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Gov. Malloy Calls on Obama to Step Up Syrian Refugee Admissions

The Zaatari refugee camp in Jordan in 2014.
The Zaatari refugee camp in Jordan in 2014.

On Wednesday, Connecticut Senator Chris Murphy and 26 other Democratic senators sent a letter to President Obama expressing their deep concern about "the slow pace of admissions for Syrian refugees" and encouraged him to step up the process. 

Last September, the President pledged to accept 10,000 refugees by October of this year, but so far only 1,736 refugees have been admitted into the United States. 

Connecticut Governor Dannel Malloy, speaking earlier this week on the BBC, agreed that the Obama Administration should do more. 

"The government's got to do its job," Malloy told BBC. "The refugee agencies have got to do its job. I will tell you, as a result of what we've done in Connecticut, they have many more volunteers looking to place a refugee family in their community."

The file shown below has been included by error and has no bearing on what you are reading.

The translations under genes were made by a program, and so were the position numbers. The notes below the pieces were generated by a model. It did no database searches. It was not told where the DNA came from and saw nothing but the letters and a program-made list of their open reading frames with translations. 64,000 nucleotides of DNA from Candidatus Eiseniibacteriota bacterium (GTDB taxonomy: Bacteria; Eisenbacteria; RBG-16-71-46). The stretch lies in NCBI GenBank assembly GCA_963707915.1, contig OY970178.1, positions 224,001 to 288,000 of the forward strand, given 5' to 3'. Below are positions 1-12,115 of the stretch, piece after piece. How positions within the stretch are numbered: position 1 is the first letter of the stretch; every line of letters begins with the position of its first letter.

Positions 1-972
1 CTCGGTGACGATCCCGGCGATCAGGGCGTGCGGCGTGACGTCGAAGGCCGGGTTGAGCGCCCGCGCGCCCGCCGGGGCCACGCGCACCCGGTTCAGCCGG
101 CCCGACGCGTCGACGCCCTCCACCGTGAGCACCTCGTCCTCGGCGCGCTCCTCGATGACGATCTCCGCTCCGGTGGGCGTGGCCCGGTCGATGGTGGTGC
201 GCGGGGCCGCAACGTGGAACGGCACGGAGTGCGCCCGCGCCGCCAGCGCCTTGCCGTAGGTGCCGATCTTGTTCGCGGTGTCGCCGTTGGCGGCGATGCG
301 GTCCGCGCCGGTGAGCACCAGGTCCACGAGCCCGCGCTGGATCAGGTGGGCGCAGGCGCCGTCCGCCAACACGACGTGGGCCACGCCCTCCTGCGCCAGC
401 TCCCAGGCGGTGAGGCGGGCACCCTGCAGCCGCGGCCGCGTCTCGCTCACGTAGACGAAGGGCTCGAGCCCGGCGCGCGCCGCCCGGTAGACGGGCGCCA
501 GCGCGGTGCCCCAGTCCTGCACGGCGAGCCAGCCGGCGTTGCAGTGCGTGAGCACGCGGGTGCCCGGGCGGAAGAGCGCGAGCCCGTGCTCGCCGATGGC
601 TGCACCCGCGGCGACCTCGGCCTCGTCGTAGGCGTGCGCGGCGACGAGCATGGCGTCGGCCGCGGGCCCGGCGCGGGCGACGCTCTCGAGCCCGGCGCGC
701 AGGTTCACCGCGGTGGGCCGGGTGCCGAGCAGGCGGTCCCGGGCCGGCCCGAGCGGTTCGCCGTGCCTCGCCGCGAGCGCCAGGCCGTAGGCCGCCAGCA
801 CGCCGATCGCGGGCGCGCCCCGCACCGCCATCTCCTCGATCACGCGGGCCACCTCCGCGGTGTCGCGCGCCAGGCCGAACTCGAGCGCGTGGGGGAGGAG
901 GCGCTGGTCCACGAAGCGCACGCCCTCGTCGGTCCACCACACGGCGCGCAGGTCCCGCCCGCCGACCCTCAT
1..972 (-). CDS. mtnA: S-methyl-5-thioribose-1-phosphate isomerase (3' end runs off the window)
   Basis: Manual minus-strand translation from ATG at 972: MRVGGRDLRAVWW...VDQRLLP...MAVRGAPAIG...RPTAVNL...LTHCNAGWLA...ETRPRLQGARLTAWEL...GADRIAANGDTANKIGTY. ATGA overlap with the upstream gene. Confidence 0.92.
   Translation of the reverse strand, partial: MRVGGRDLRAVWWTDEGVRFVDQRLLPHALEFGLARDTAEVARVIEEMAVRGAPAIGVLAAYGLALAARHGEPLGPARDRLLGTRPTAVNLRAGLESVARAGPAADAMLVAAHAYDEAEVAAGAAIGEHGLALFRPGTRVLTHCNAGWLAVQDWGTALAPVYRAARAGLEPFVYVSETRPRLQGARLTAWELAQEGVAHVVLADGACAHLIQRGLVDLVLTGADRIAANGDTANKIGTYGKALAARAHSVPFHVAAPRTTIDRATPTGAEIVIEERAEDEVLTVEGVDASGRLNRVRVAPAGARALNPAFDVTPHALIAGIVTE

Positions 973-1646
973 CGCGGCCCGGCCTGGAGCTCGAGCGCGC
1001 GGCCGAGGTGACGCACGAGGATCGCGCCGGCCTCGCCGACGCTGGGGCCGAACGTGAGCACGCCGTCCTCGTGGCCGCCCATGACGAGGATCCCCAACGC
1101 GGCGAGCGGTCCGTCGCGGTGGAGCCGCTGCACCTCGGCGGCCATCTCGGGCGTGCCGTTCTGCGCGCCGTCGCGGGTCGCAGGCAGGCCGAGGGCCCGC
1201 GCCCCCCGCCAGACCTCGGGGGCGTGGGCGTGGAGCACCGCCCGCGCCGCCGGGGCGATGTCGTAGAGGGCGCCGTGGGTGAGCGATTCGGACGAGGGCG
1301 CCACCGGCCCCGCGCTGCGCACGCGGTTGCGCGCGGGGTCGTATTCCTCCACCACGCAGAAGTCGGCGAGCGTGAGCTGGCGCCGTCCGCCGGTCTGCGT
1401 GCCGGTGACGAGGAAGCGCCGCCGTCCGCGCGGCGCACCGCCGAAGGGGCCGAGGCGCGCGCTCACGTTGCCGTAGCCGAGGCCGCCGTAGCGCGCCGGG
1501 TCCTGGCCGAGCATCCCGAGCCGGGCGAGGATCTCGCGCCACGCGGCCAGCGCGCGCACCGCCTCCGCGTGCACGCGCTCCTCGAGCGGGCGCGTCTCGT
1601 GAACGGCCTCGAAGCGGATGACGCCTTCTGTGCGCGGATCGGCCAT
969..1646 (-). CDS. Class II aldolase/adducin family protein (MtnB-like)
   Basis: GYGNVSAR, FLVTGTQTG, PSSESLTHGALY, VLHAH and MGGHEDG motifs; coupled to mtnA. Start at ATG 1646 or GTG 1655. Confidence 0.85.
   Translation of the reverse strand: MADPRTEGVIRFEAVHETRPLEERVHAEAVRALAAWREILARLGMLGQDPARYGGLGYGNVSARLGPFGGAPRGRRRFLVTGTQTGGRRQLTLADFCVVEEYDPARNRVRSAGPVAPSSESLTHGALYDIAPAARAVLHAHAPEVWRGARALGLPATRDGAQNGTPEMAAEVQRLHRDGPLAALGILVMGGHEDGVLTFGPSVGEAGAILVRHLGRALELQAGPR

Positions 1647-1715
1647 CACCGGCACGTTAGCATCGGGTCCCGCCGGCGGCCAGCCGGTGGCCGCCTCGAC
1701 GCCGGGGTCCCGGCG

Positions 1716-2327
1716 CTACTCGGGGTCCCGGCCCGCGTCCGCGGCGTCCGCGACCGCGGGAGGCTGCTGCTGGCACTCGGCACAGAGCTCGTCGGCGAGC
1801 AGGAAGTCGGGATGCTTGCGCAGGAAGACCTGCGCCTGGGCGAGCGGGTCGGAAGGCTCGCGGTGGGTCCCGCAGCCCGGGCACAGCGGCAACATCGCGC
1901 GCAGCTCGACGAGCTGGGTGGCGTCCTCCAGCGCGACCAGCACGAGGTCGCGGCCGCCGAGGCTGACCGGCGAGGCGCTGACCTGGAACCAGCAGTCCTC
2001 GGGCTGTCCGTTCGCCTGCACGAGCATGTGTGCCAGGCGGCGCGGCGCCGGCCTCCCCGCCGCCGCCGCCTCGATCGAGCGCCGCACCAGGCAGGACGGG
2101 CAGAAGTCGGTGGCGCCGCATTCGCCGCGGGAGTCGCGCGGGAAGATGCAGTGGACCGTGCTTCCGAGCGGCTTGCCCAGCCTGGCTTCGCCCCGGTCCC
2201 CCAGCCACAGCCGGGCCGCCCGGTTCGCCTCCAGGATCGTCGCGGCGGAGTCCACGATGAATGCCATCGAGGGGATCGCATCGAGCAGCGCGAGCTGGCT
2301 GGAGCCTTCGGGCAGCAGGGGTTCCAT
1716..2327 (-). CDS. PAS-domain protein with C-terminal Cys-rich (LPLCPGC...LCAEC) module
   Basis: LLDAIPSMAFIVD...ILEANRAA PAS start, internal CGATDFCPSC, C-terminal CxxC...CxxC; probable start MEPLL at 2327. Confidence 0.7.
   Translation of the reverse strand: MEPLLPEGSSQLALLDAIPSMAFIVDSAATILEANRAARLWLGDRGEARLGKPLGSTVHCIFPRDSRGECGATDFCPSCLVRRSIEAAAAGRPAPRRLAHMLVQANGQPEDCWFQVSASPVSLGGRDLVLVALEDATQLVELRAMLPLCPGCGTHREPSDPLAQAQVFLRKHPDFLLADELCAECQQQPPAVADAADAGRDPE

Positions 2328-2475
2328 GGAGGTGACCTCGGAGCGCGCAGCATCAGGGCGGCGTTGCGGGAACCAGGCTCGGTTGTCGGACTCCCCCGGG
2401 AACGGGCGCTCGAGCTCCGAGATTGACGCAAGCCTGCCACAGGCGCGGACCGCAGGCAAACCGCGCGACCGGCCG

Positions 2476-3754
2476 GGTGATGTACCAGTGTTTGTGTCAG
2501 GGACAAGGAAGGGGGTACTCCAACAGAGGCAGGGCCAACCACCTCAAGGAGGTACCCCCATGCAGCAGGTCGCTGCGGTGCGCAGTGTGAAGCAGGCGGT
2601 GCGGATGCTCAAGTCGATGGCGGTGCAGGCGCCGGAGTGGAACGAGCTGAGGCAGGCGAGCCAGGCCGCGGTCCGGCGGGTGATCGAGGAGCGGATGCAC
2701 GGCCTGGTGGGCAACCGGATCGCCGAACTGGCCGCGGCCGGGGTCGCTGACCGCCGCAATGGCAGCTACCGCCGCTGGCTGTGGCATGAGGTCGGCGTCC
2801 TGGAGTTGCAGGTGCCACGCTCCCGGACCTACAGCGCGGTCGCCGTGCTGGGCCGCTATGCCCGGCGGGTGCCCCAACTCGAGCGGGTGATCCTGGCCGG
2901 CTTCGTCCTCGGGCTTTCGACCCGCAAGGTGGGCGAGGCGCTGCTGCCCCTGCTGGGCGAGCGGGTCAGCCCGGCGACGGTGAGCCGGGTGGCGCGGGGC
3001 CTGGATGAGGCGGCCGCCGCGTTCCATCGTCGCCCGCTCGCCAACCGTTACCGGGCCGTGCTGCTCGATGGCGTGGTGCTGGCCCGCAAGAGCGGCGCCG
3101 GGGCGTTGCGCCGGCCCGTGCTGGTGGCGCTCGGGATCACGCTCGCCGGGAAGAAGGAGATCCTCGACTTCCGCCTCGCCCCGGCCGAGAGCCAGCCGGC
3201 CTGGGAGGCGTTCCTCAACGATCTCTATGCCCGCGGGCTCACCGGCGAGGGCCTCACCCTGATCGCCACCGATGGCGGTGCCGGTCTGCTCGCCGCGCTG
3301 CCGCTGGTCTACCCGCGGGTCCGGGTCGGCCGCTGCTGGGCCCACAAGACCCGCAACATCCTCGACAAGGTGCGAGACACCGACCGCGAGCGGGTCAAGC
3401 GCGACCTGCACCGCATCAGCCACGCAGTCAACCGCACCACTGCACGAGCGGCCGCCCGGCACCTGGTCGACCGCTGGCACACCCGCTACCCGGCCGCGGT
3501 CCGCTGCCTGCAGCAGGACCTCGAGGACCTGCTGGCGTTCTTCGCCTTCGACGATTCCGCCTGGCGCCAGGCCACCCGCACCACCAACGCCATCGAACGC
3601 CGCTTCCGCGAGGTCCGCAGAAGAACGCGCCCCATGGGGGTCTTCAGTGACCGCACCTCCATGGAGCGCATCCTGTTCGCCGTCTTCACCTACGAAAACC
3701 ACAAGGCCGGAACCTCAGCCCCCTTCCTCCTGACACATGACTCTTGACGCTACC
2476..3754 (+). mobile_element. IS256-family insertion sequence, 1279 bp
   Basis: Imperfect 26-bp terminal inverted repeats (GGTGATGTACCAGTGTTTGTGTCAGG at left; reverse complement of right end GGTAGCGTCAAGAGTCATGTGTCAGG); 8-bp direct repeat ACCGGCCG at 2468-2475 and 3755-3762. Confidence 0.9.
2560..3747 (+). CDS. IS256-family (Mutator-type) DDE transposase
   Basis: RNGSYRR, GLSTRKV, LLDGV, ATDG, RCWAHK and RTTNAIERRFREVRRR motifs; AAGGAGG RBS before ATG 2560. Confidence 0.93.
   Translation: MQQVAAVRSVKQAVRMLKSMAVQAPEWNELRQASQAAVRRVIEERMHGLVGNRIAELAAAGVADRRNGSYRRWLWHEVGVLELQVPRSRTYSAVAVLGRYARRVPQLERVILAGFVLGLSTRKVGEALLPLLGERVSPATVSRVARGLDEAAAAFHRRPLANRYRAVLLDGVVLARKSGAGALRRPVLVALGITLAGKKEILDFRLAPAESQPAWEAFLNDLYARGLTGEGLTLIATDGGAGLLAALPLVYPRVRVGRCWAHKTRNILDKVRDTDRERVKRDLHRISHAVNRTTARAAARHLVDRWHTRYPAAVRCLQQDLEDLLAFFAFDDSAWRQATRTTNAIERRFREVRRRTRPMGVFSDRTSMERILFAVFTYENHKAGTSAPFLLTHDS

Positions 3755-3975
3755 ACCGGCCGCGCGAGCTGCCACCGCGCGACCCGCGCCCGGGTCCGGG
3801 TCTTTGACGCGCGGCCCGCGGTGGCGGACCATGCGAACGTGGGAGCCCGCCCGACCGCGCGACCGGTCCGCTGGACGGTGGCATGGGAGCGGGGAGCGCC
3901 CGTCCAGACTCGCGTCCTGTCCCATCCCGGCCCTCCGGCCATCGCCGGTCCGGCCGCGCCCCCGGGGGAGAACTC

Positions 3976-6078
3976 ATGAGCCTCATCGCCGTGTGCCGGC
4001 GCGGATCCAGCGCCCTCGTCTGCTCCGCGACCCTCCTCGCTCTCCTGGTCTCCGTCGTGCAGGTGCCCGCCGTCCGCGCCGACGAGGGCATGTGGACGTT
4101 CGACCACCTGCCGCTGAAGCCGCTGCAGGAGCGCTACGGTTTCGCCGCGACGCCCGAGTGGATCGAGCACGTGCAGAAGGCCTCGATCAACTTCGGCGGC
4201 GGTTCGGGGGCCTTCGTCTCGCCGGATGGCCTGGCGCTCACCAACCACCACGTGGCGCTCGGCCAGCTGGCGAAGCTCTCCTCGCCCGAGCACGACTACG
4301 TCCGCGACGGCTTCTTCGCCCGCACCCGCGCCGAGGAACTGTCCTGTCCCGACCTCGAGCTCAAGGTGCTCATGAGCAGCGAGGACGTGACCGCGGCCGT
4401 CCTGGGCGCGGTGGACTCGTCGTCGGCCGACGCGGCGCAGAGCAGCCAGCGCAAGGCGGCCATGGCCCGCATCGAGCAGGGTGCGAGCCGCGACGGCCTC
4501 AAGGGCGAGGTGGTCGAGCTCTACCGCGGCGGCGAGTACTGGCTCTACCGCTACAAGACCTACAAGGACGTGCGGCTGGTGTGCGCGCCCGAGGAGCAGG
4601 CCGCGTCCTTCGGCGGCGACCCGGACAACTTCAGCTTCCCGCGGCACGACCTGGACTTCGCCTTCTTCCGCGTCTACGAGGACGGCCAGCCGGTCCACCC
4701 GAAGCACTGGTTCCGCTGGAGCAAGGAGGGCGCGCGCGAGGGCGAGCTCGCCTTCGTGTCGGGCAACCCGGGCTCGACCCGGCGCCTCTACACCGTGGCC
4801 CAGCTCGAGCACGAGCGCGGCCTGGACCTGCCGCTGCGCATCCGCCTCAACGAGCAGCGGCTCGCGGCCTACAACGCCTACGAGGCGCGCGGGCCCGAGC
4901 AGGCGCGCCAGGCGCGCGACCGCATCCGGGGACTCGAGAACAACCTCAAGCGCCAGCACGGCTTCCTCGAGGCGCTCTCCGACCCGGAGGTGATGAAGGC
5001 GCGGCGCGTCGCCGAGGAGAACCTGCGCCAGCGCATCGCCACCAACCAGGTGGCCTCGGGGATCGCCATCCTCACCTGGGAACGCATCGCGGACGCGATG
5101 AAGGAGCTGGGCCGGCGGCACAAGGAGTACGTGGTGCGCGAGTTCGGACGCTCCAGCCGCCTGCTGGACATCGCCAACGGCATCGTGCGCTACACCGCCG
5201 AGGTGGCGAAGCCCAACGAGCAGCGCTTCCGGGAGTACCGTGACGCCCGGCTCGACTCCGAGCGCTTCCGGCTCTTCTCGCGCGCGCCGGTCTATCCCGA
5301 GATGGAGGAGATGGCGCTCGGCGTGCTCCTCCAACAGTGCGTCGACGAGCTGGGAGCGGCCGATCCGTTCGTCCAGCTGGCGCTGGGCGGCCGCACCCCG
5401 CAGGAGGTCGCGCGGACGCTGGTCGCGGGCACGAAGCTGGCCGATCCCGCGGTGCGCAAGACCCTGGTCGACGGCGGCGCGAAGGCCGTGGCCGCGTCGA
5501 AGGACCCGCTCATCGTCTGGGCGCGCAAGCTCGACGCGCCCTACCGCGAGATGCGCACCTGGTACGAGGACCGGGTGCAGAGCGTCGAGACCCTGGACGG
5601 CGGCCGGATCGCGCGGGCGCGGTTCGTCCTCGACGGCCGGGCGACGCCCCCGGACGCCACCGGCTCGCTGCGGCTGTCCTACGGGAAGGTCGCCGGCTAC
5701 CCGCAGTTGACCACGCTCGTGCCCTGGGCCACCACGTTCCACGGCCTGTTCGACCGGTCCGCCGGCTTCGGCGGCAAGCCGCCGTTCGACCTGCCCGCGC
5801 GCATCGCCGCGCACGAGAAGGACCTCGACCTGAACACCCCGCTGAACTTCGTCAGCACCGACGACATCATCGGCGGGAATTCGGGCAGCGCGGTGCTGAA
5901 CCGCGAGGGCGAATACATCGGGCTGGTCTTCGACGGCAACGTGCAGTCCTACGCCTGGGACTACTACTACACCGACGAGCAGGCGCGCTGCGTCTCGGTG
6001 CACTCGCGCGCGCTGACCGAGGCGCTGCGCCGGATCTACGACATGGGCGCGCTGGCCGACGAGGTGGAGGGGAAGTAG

So far, Connecticut has brought in more than 100 Syrian refugees, with another 250 slated to arrive in the coming months. With governors from 30 states refusing to accept refugees, Malloy said Connecticut may have to do more.

"I suspect that we probably have more Syrian refugees than we would have otherwise as a result of some of the positions that these other governors have taken, which basically constitutes discrimination based on religion," Malloy said on the program. 

Earlier this month, Malloy was given the prestigious John F. Kennedy Profile in Courage Award for taking in a Syrian family that was turned away by the state of Indiana.

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